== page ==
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Doctors are under more work pressure than during height of covid-19 pandemic in 2020

BMJ 2021; 375 doi: https://doi.org/10.1136/bmj.n3088 (Published 15 December 2021) Cite this as: BMJ 2021;375:n3088

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  1. Ingrid Torjesen
  1. The BMJ

The pressures on doctors generated by the covid-19 pandemic have worsened during 2021 and this will have repercussions for doctors’ welfare, patient safety, and workforce retention, the General Medical Council has warned.

The growing backlog of patient care amid repeated waves of covid-19 means more doctors are struggling with their workload, this year’s GMC annual report said, after some reported experiencing “a temporary decrease in workload” during 2020.1

Charlie Massey, the GMC’s chief executive, said, “The pandemic has had the effect of pressing ‘fast forward’ on what was already a precarious situation.

“We’re seeing exhaustion and dissatisfaction returning to levels that are bad for doctors and bad for patients. We need a shift of mindset in the way doctors, nurses, and other healthcare professionals work together or there could be far reaching consequences for patient safety.”

The barometer survey of a representative sample of 3386 UK doctors, commissioned by the GMC, found that GPs face the greatest workforce pressure of any group of doctors. On average, GPs described three quarters of their days as “high intensity” and around a third are considered at high risk of burnout—almost double the proportion at risk across the profession as a whole.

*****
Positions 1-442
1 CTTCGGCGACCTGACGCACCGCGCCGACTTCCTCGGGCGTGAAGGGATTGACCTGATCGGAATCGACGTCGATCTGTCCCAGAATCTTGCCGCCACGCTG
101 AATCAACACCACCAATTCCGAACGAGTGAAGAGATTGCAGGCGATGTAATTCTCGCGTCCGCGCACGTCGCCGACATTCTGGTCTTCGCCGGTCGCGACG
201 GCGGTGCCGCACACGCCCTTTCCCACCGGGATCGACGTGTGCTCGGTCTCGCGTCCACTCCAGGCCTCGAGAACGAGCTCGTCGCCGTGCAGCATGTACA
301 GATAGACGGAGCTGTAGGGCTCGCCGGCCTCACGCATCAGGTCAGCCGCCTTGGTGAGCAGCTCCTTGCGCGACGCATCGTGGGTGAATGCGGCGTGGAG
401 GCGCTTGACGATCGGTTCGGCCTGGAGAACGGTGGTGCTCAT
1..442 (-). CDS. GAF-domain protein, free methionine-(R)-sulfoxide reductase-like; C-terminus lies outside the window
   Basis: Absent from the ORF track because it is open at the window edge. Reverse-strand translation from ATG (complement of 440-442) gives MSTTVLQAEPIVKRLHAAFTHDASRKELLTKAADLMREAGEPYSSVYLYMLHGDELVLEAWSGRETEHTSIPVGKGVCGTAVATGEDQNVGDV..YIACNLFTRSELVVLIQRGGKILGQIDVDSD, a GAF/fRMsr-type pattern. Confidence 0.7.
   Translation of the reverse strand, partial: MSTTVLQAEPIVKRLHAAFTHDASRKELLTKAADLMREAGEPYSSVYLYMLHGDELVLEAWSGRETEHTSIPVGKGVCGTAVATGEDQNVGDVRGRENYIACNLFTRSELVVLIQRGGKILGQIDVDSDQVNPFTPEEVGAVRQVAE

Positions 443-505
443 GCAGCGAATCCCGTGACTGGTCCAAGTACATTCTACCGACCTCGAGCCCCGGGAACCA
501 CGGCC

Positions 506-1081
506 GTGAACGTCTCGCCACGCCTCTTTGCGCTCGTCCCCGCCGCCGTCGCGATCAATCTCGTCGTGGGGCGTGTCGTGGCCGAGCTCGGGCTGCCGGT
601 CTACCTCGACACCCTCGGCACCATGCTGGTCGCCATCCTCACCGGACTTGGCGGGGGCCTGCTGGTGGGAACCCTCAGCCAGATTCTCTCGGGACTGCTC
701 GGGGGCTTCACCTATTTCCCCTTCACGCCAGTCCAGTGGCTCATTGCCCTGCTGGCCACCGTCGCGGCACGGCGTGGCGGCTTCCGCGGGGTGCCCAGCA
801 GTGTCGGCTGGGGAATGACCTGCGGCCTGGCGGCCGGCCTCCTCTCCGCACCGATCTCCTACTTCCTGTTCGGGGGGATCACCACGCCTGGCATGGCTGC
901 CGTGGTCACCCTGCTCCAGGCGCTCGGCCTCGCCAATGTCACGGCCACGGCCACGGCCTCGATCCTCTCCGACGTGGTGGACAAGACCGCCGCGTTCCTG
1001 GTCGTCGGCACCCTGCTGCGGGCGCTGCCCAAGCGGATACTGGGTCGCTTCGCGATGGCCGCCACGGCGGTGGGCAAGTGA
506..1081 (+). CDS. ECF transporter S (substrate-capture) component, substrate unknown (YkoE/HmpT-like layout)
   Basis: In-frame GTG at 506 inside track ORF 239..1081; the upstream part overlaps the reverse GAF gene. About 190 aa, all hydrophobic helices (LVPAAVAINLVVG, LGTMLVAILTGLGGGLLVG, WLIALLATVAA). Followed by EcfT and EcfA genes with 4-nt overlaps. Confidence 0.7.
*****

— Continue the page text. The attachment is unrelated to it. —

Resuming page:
The proportion of GPs and specialists struggling with their workload doubled in 2021, with more than half of GPs (54%) and almost three out of 10 specialists (28%) now falling into this group.

A growing number of doctors have taken “hard steps” towards leaving the profession, such as making enquiries about a career change or applying for a role. The proportion doing this was 3% in 2019, 4% in 2020, and 7% in 2021, with 81% of those planning to leave for reasons other than retirement, citing the impact of work on their wellbeing as a factor.

Doctors belonging to minority groups are more likely to be planning to leave. Doctors with disabilities were almost twice as likely as non-disabled doctors to be dissatisfied, at a high risk of burnout, struggling with workload, and taking steps towards leaving the profession. And doctors from a minority ethnic background were twice as likely as white doctors (10% v 5%) to be planning to leave.

Doctors from ethnic minorities, particularly Asian and British Asian doctors, were more likely to say they felt unsupported by their immediate colleagues or did not feel part of a supportive team.

Some positive changes to working practices resulting from the pandemic, most notably improved teamworking with other health professionals, were reported by doctors. “Despite the difficulties, doctors still feel the pandemic has led to positive changes, particularly in relation to visible leadership, teamwork, high quality training environments, and knowledge sharing across the profession,” Massey said. “It is crucial that we embed and build on these benefits in the months ahead.”

Bringing medical associate professionals, such as physician associates and anaesthesia associates, within regulation would enable them to be deployed to help tackle workforce challenges, he added.

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